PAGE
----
I had always heard (read?) people saying that technology companies, social media, the use of artificial intelligences, among many other things, had caused the death of the internet, at least its human side. Great was my surprise when I recently saw the following sentence on the website of a company(?): «We all know that GDPR will kill internet, meanwhile, we can fight with it». 😳


I’ve been playing, even seriously we could say, with WordPress these days, as I have several projects on my hands that I want to develop and that would benefit, rather depend, on my skills to set up a WordPress website.

I’ve tried installing Kadence, the theme and the plugin, but there is something that doesn’t convinced me. Maybe it’s that I was already used to the default theme editor that comes with WordPress. This one, as I understand, has been implemented recently, and the truth is that I quite like it, despite not having all the capabilities that Kadence has. It is simple and avoids having to add large dependencies to the site.

However, the default site editor along with Gutenberg certainly has its limitations. For this reason what I have found most appropriate to do is to keep everything by default and use the plugin GreenShift to achieve those functionalities that are quite demanding in design, so to speak.

The encounter

So, looking for how to do some little things in the documentation of GreenShift I found the tutorial How to use local fonts in Greenshift for GDPR, and it is there, in the first sentence, where they start warning that «We all know that GDPR will kill internet, meanwhile, we can fight with it». We? We who? The developers of GreenShift?

Who is right?

My answer is, in fact, two that are intertwined:

  • Neither, and
  • It doesn’t matter

And I have already been talking about similar topics in the Newsletter, more specifically in the publication Or are we not animals?. It’s an idea that I don’t have fully formed yet, but that I think may be somewhat right and change the way we see the world (or I see the world).

  • If you’re on the side of privacy and you’re a consumer, it seems to you that companies are monsters out to devour your personal information. And to some extent you’re right.
  • If you’re an advocate for privacy rights and online security, and you’re a content creator, then you’re most likely using some kind of technology that is aggrandizing to users from these points of view. And it’s not wrong.
  • If you’re a business that’s trying to thrive in this environment of marketing, data analytics, etc., then you should respect the rights of consumers and not be so ruthless in this area. But if people accept and get certain pleasures from your service, who am I to tell them what is good or bad for them? Do I know what is good or bad for others? You have to be very arrogant to think like that. Some people think that soybean oil is poison, while others think that butter is the poison. You go tell one of them that they are wrong.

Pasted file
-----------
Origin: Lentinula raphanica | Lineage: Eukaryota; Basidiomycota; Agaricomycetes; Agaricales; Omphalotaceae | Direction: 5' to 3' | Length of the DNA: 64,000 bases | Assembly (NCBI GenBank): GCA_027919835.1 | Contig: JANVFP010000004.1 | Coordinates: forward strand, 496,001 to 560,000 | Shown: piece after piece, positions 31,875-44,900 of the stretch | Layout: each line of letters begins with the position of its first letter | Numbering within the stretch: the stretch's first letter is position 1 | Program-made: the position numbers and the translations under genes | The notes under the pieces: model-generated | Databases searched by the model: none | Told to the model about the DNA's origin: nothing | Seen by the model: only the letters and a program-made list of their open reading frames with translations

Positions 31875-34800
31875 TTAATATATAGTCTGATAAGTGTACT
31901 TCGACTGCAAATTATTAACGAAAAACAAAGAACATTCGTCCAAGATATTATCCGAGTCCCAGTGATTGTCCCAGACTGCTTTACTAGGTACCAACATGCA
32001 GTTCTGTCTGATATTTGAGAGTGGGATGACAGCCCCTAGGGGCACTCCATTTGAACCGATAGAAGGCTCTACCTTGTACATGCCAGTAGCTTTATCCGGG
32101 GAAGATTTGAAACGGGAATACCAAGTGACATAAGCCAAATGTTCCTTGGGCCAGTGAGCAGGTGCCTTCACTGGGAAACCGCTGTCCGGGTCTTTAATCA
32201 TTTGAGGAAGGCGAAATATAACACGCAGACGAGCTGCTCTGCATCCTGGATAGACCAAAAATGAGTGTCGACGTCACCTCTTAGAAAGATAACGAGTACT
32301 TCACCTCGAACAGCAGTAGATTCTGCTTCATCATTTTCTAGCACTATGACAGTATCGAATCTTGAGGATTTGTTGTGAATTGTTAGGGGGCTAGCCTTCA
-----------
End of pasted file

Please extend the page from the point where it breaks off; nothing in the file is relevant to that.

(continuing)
• If you are someone who doesn’t care, then don’t even think about it. Go on with your life.
  • If you are unemployed, and believe me it is a bit desperate to be unemployed, then being hired by one of these companies will be a huge joy. And here I don’t know whether to include online privacy content creators, as many say YouTube is bad, and do so from a YouTube video, suggesting the following one.

And yes, I know, it’s a very quick analysis. Probably even superficial. But my intention is to make it very clear that nobody is right, and that it doesn’t matter to be right. We are here because of a number of extraordinarily improbable coincidences and events, and very much in spite of what we tend to believe, few transformations relevant to the history of the universe happen in the window we are given to live in.

These types of enterprises, technologies, ways of acting, etc. are extremely new, and will balance their benefits with their drawbacks over time. If it is beyond our circle of influence to change anything, what good does it do us to be indignant, much more so when we know that no one is right, and that there are always points of view that are equally correct and vertically opposed at the same time.

They may abuse the data collected from a group of people, but provide shelter and food and goods for another group. You go and tell them who is wrong and who is right.

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Thanks for reading the post! Do not hesitate to write me an email, and share your point of view 😉: contact@poview.org